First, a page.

It really is difficult to explain Stonetown and I think that’s why it has taken me so long to upload this post. I’ve read other reviews and blogs about it but none really seem to quite get it right. I’ll try to explain it the best I can with my very limited vocabulary.
Let’s however start right at the beginning.
We booked an AirBnB spot for our first night in Stonetown – $25 for all 4 of us including breakfast seemed to good to be true. It was. The guy whose place it is did not quite understand how to set up his post and he thought each one of us will pay $25 – we luckily found this out the next day before we arranged to stay another night where we would have had to pay him directly and not via the website. We got to an agreement of $25 per room – which is reasonable. Marcia helped him to change his post to the $25pppn and I sadly think we will be his first and last visitors.
On day 1 our host (who at that stage thought we each paid him $25) also acted as our personal tour guide. He showed us where to shop, where to eat and generally made sure we did not get lost. This was a problem though because one of the things you need to do in Stonetown, is to get lost in Stonetown. I did not quite understand what they meant by that before but now that I’ve been there, I totally get it. The narrow pathways form a maze with an ever changing center point based on what you are looking for. With all good mazes there are booby traps to keep you on your tows, Stonetown’s booby traps are scooters and motorbikes. The drivers recklessly maneuver their bikes through tiny, sometimes almost too narrow pathways, hooting only to alert a fellow biker of their presence. That is your cue to get out of the way as quickly as possible before you get driven over and it is Game Over. You jump into small curio stores, scramble up stairs, duck into an alleyway or if none of those are an option you become one with the wall behind you.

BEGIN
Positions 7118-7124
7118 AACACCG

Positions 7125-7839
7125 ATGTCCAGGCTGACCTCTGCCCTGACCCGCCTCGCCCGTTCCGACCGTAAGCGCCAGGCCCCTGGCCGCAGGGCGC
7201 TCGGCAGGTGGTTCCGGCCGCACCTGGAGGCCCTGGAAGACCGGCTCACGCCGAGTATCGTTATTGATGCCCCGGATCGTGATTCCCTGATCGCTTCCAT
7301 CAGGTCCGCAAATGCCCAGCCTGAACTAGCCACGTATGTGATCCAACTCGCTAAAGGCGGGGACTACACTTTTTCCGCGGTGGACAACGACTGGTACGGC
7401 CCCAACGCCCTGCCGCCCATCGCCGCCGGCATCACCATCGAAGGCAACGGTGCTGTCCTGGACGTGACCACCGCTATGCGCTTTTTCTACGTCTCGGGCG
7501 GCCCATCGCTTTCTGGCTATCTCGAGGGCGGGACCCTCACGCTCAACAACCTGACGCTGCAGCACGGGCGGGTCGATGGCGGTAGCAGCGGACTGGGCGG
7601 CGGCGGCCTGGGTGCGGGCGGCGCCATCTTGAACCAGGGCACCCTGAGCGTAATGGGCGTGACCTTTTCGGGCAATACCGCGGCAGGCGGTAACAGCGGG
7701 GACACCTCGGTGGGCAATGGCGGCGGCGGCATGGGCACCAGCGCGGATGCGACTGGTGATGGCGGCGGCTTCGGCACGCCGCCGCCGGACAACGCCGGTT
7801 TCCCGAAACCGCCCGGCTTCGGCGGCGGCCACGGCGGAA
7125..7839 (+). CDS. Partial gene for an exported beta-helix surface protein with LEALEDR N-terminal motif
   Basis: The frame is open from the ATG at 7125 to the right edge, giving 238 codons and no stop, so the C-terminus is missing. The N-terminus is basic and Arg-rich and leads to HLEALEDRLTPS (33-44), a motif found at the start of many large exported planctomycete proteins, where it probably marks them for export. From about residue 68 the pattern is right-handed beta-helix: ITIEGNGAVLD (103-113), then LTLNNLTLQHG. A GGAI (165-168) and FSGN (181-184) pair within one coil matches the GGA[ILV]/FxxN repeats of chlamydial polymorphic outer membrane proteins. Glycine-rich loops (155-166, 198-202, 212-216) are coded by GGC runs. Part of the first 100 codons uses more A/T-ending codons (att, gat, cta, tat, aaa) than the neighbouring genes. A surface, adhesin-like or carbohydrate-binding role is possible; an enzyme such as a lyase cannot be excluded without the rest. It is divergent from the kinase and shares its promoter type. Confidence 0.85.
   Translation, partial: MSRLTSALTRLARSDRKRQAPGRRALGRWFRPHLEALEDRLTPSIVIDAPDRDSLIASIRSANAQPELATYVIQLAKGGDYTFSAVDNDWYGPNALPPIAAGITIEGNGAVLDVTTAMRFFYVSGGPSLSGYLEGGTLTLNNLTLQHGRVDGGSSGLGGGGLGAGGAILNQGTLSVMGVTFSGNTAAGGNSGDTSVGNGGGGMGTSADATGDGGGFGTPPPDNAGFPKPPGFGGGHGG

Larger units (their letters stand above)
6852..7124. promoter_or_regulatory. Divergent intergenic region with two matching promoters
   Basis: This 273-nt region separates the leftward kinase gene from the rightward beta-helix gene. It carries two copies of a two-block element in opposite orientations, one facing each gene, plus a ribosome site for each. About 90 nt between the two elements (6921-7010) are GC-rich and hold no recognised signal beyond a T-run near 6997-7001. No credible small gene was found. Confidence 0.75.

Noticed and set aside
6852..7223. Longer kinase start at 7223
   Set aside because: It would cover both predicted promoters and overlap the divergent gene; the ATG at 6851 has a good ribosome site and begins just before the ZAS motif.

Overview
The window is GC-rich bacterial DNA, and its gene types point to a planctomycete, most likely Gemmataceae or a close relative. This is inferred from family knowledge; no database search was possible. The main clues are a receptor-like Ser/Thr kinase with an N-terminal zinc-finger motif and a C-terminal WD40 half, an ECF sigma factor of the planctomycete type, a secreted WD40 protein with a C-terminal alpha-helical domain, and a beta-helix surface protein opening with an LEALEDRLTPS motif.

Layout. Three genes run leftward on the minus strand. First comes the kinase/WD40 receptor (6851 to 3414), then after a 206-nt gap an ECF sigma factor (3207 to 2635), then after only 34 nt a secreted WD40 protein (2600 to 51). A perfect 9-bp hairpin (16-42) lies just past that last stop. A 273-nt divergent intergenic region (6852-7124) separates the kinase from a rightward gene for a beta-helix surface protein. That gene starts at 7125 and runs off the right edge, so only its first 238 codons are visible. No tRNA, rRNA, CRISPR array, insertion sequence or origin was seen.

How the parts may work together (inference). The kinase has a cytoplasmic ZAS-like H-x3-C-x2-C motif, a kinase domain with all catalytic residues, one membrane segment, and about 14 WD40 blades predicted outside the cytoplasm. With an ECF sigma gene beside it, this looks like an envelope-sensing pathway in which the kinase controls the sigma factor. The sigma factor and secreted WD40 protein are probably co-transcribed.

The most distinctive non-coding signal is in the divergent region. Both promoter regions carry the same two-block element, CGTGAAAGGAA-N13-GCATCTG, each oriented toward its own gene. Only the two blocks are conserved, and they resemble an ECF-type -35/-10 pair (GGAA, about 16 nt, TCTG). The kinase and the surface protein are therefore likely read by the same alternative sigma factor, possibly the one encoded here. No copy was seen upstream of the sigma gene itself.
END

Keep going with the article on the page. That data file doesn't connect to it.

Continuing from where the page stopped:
Your prize at the end depends on what you are looking for. During the day it is the perfect souvenir or gift bought at the best bargain negotiated between you and the shopkeeper. Lunch time it is a place that sells the best food (we kept ending at Lukmaans – a tourist trap frequented with locals so you know the food is good). At sunset it is the beach area for the best place to have a sundowner and at night your center point is the Forodhani night food market.
Stonetown experiences can be broken down into 3 sections with each one equally as amazing as the next. Food, shopping and architecture. The doors. My word the doors. I silently wept inside every time I insulted a magnificent door by taking a photo with my mere cellphone.
Negotiating for an item became one of our favorite past times. At times I wasn’t even sure I wanted the item but in the end I got the price I thought to be reasonable and then had to buy it. (One thing we made a point of was to never bargain them down to a price that is just ridiculously cheap. Some of them would just about take any amount to make a sale so when we reached a price that we were happy to pay we stopped the negotiation and paid up.) If they started with a reasonable price then we did not negotiate. This hardly ever happens because they always start with the mzungu (white person/tourist) price that is easily double even three times more than the normal price.
Zanzibar’s food, and especially the night food market, is an experience everyone needs to have. From the normal chicken kebab to weird looking octopus kebab and crayfish, rice cakes and chapati, samosas and spring-rolls, mussels, clams and oysters. Then there is the Zanzibar pizza (my all time favorite), Urojo (Clayton’s all time favorite), sugar cane juice and avo juice (both our favorites).
Urojo is a soup-like dish with potatoes made in 3 different ways, dried chopped mango, crisp sticks, a boiled egg and whatever else they have. It looks like a witch’s concoction but taste really good and it is really cheap (R15 for a big bowl). It is also something that I will never even attempt to make because it has like 10 different elements and it takes about 2 days. Ain’t nobody got time for that.
We were in Zanzibar for 2 nights (our host luckily did not chaperone us again on our second day) before left for Paje, a town on the east coast of Zanzibar.